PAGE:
Surprising number of meteoroids hit moon’s surface

Lunar images reveal over 200 new craters and about 47,000 undiscovered ‘splotches’

map of craters on moon's surface

CRATER CRAZE Images captured by the Lunar Reconnaissance Orbiter from 2009 to 2015 revealed 222 new impact craters (in yellow) on the moon. Red dots are new craters whose impacts were observed from Earth.

GSFC/NASA, Arizona State Univ.

The moon is one tough satellite. With no atmosphere, it endures a barrage of incoming asteroids and comets that pit its surface with a constellation of craters. A new map (above) reveals 222 recent impact craters (in yellow), 33 percent more than simulations predicted. Scientists spotted the features by analyzing about 14,000 pairs of before-and-after images captured by the Lunar Reconnaissance Orbiter from 2009 to 2015. (Red dots note new craters whose impacts were observed from Earth.)

The craters — up to 43 meters in diameter — were probably formed by small meteoroids crashing into the crust. Using the image pairs, the researchers created ratio images, which highlight how the impacts alter the reflectance of the moon’s surface. That perspective illuminated the starburst debris patterns around the craters (below, left).

The scientists also found about 47,000 “splotches,” faint marks several to tens of meters across (below right, before and after shown). Most result from secondary debris being jettisoned by impacts and spattering the surface, the researchers propose in the Oct. 13 Nature.

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LRO images of moon's surface
CHURN BABY CHURN Scientists spotted over 47,000 “splotches” (right, before and after shown), which would rework the top two centimeters of lunar soil much faster than thought. Most of the faint marks are formed when small meteoroids crash into the crust, creating a starburst debris pattern around craters (left) and sending debris splattering across the surface, scientists propose. GSFC/NASA, Arizona State Univ.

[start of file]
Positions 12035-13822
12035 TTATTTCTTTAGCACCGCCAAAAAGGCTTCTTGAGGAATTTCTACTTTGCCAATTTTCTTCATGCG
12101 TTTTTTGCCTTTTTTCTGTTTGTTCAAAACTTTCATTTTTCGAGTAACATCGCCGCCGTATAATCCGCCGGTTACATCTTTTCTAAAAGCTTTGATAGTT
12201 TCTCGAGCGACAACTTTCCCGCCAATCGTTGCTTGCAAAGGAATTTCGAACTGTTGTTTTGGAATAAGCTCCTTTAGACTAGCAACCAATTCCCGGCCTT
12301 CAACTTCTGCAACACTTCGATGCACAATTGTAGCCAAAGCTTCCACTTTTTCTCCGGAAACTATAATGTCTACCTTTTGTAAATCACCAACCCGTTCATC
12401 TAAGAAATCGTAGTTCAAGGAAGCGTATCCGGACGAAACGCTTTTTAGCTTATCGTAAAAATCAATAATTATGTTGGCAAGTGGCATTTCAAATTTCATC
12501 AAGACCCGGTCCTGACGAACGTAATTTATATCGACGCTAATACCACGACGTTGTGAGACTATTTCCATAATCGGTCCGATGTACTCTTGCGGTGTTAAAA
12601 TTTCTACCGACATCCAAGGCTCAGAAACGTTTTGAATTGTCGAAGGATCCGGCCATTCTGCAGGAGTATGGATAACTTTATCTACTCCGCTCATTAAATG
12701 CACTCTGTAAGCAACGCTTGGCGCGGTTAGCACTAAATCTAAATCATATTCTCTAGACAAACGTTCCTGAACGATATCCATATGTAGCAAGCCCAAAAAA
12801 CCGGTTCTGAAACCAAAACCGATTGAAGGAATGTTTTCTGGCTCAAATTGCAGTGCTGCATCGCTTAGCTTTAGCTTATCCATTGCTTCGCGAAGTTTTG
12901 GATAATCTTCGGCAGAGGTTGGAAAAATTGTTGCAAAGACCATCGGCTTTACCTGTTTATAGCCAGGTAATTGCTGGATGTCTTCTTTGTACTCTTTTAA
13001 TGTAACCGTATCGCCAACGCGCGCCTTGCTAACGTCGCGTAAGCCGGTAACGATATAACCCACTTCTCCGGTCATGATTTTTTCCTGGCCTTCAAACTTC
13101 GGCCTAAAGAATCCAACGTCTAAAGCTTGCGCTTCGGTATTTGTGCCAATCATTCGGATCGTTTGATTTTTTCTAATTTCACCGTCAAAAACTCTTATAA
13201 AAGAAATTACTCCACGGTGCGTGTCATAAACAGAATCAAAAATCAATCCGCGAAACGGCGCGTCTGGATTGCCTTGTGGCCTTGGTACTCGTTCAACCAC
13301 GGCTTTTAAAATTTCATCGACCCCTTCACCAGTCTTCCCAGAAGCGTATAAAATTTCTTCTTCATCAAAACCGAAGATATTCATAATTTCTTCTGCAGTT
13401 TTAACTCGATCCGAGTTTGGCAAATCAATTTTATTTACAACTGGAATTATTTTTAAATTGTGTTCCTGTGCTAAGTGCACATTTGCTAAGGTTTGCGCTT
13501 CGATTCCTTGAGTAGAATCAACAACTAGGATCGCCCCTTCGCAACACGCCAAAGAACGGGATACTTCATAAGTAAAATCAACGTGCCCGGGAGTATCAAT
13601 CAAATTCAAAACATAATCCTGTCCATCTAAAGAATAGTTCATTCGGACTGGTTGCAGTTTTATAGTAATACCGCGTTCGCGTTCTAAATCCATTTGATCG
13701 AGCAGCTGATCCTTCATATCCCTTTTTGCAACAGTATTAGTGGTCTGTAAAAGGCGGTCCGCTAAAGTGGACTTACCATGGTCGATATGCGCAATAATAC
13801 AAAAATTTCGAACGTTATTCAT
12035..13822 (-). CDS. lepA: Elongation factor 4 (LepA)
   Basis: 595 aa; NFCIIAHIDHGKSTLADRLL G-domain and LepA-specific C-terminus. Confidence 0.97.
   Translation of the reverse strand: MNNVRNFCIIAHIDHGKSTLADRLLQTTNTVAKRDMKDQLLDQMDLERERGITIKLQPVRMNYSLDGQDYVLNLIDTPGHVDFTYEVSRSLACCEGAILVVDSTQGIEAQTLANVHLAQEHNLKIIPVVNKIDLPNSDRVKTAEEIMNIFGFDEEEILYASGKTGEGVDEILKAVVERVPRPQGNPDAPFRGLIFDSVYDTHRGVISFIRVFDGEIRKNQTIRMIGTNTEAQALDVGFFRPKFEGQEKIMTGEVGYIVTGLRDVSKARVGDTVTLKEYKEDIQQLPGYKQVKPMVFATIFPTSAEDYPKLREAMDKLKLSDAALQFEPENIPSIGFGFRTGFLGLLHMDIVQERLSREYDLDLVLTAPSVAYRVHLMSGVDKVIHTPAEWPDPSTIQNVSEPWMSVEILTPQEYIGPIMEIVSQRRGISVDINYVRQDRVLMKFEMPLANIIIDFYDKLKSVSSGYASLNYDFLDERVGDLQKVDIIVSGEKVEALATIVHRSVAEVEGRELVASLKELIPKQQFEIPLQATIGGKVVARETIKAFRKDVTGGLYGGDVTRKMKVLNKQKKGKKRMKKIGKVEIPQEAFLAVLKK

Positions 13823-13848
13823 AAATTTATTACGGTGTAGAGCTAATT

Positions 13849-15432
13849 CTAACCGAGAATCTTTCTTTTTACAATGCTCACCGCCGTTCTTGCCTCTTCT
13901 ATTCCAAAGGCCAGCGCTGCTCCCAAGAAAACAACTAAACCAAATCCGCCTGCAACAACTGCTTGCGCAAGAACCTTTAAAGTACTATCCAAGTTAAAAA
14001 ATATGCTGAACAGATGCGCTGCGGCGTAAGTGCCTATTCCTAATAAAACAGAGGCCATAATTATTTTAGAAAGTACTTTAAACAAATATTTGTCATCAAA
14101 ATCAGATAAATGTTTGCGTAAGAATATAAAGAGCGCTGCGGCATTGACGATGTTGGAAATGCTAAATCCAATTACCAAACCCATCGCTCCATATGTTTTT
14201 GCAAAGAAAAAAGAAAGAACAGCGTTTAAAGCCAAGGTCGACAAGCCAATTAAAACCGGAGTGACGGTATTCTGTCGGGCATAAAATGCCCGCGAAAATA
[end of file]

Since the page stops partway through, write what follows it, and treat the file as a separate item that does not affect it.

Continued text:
Those splotches would “churn” the upper two centimeters of lunar soil in about 81,000 years, more than 100 times faster than previous predictions that didn’t include the smudges, researchers say. That revelation could improve interpretations of remote-sensing data and help engineers design equipment to better withstand the occasional speckling of soil, says study coauthor Mark Robinson, a planetary geologist at Arizona State University in Tempe. “All of the images we’re taking … and the discoveries we’re making are feeding forward into future human exploration of the moon,” he says.

Emily DeMarco is the deputy news editor. She has a bachelor's degree in English from Furman University and a master of environmental science and management from the University of California, Santa Barbara.

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